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2 Months : From Sep 2019 to Nov 2019
By Rob Copeland
Google showed off a renewed line of smartphones, wireless earbuds and smart speakers in its latest attempt to recharge a lagging segment of its business.
The products, shown during a showcase in New York Tuesday, run the gamut in price and function, from a flagship phone armed with radar to sense a user nearby to a lower-price version of Google's laptop-tablet hybrid. They show Google placing its chips across the board, hoping for more hits to pair with its popular Home smart speakers.
The narrative, as offered onstage by Google hardware chief Rick Osterloh: "The devices aren't the center of the system -- you are."
Though Google, a unit of Alphabet Inc., is a dominant force in online search and advertising, it occupies a much weaker position in hardware among its tech peers. Despite the position, Google is willing to spend big on building the business in addition to other nascent ventures.
In the smartphone market, Google trails Apple Inc. and Samsung Electronics Co., both of which have dominated shipments in the U.S. and world-wide in recent years. Microsoft Corp., Amazon.com Inc., and Facebook Inc. have also ramped up spending in recent years on new consumer products.
On an earnings call earlier this year, Google Chief Executive Sundar Pichai blamed disappointing sales of last year's Pixel phone for helping drag overall company results. The Pixel line has 5% market share in the U.S., according to researcher Strategy Analytics, and an even smaller share abroad.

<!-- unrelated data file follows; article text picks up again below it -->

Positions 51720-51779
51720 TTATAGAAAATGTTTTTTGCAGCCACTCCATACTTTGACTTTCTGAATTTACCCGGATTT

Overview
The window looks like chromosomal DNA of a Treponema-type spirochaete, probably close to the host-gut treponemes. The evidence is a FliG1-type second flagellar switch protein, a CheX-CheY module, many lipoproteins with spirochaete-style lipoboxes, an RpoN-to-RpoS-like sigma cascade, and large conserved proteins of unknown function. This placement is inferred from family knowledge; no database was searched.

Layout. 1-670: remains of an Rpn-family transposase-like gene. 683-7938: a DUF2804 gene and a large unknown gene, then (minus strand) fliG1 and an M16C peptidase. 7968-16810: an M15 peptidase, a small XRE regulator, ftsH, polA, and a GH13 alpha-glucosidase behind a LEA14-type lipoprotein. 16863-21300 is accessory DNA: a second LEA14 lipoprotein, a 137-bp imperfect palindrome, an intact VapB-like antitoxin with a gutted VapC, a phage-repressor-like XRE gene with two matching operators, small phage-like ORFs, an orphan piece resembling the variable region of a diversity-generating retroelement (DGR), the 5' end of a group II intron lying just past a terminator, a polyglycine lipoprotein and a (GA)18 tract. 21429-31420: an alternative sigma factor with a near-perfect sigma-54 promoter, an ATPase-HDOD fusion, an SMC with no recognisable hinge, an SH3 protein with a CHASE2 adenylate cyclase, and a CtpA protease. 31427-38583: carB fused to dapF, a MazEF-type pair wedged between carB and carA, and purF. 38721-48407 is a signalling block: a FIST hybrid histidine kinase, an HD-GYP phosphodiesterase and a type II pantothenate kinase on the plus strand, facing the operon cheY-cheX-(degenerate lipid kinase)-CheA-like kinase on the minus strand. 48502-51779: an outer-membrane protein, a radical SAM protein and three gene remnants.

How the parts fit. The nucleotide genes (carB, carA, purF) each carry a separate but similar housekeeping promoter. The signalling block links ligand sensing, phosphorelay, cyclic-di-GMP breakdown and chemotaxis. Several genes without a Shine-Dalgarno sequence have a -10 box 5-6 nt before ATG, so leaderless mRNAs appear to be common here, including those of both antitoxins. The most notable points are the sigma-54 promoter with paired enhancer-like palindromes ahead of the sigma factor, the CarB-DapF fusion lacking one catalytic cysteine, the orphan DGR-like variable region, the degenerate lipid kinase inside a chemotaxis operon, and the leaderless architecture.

The previous Pixel model earned strong reviews, if not sales, for its camera and streamlined design. This year's Pixel 4 model adds the usual photography enhancements, particularly for lowlight snapshots, and includes a bit of the company's typical whimsy. One new color is called "Oh So Orange." The phone starts at $799, the same as last year, and goes on sale this month.
On stage, Google executives talked up technology called "Soli," a motion-sensing radar addition to the front of the Pixel phone. A promotional video showed a customer silencing a call by waving her hand at the screen.
A new generation of wireless earbuds next year, called the Google Pixel Buds, will be able to pair with a device as distant as the far end of a football field.
While competitors have some similar features, Google pitches its ability to link devices and functionality across products including Nest, a maker of internet-connected home electronics that the company bought for $3.2 billion in 2014. The popular Google Home Mini was renamed Tuesday the Nest Mini.
Such acquisitions may receive additional scrutiny in the wake of recently announced federal and state antitrust investigations into Google's business. Google overhauled its Washington lobbying operation earlier this year and has pushed the message that its products increase consumer choice. In a July securities filing, Alphabet said it continues to engage with regulators world-wide regarding competition matters.
(END) Dow Jones Newswires
October 15, 2019 11:47 ET (15:47 GMT)
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